Sangkat Koh Trong 1, Kratie town, Kratie Province, Cambodia


History of the Kratie region

The area now known as Kratié was part of the early first millennium Kingdom of Funan until Funan itself was superseded and absorbed in the 6th century by Chenla. Sampheak Borak, the former Royal Capital during the Chenla Era, is located in Sambo District.

In addition, Kratié has Vihear Sasar Muayroy Pagoda built in the 16th century. This pagoda is related to a Khmer legend Krapeur Nen Thun (Venerable Monk Thun, the Crocodile).

Kratié has several temples built in the 8th century such as Khvas Pi, Pram, and Koh Kring that has perfect deities, ancient halls, Khmer ancient houses, and French-style buildings. The area near Kratié along the Mekong River was one of the most densely populated regions of the pre-Angkorian era of Cambodia.

Lon Nol was the province’s governor in 1945.

 During the Vietnam and Cambodian Civil Wars and the subsequent Vietnamese invasion of Cambodia, intense fighting took place in Kratié.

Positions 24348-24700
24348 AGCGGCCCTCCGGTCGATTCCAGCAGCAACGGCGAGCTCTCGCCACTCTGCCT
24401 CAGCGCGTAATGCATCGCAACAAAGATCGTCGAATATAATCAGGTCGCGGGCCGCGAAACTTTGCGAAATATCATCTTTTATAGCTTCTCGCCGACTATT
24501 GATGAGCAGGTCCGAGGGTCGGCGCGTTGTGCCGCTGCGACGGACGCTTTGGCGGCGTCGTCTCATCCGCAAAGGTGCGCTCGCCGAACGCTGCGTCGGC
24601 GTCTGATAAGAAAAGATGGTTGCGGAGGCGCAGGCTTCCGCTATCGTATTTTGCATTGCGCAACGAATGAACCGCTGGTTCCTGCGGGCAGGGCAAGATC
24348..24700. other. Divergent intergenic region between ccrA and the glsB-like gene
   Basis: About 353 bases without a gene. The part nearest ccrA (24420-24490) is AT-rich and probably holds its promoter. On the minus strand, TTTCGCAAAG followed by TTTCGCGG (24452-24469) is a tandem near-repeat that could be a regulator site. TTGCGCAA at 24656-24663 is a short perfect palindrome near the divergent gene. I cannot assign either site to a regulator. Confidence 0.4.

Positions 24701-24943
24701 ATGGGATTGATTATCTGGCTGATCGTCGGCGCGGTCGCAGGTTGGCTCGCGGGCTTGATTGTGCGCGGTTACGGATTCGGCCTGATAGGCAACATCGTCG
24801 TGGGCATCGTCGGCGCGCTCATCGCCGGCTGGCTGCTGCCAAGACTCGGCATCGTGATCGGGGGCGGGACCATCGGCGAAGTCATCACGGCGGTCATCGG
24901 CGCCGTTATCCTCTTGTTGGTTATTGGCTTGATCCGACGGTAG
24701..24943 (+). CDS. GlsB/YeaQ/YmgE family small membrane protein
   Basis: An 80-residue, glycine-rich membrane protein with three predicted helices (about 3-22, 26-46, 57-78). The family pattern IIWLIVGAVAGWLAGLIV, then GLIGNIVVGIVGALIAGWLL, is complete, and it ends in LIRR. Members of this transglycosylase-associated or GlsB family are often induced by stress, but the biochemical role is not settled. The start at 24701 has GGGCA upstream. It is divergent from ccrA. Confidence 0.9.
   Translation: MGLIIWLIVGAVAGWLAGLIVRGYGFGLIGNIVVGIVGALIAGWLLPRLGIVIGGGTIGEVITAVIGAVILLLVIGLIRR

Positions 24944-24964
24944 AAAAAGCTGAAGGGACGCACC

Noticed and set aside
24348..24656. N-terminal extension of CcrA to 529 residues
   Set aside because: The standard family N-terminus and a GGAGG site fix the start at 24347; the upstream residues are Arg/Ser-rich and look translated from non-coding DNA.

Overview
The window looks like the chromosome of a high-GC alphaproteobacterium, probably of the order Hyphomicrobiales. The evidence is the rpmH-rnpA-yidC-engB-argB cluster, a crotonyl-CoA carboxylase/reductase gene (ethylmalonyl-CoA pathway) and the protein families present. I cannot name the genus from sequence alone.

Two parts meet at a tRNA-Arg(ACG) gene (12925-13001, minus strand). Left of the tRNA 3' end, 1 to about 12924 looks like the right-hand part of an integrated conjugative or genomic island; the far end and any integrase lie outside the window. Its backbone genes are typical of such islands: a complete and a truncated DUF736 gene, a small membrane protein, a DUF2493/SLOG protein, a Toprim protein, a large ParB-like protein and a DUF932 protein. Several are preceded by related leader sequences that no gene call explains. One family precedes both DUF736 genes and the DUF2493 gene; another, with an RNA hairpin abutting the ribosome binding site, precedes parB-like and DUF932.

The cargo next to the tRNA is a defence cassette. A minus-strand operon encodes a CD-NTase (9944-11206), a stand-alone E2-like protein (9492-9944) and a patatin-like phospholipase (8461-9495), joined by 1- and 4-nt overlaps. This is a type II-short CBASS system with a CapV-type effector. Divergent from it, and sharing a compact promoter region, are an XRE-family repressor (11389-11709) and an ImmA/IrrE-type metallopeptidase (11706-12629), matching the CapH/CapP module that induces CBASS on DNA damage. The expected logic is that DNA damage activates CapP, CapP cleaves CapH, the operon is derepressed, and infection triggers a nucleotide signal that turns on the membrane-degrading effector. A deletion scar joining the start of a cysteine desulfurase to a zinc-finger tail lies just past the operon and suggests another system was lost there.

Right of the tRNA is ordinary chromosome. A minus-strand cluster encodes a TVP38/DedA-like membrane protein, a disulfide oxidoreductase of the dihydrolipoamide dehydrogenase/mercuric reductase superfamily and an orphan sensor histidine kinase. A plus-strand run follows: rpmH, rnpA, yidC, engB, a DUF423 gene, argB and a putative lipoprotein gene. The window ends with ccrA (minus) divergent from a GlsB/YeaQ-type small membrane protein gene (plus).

Operation Menu, the 1969-1970 United States bombing campaign targeting Vietnamese supply routes and bases in Cambodia and Laos, resulted in heavy bombardment of Kratié. Recovering unexploded ordnance and de-mining has been a major initiative since at least the mid-2000s.

On December 30, 1978, Vietnamese forces captured Kratié.


The Mekong River flows from the north to the south of the province; approximately 140 km of the river is located in Kratié. The river is home to Irrawaddy dolphins, fish, and birds. The flow of the Mekong River at Kratié town varies greatly. There are hundreds of seasonally flooded islands in the river. As of 2007, the Cambodian government planned to build a dam on the Mekong River near Kratié town. The province also contains many forests, the Phnom Pram Poan mountain range, Phnom Prech, and rubber plantations. Eastern Kratié is an important bird area.

The province is mostly covered in dense forest. Craters from Operation Menu bombings during the Vietnam War, some of which are filled with water, are still visible in the countryside.

Reproduced from Wikipedia.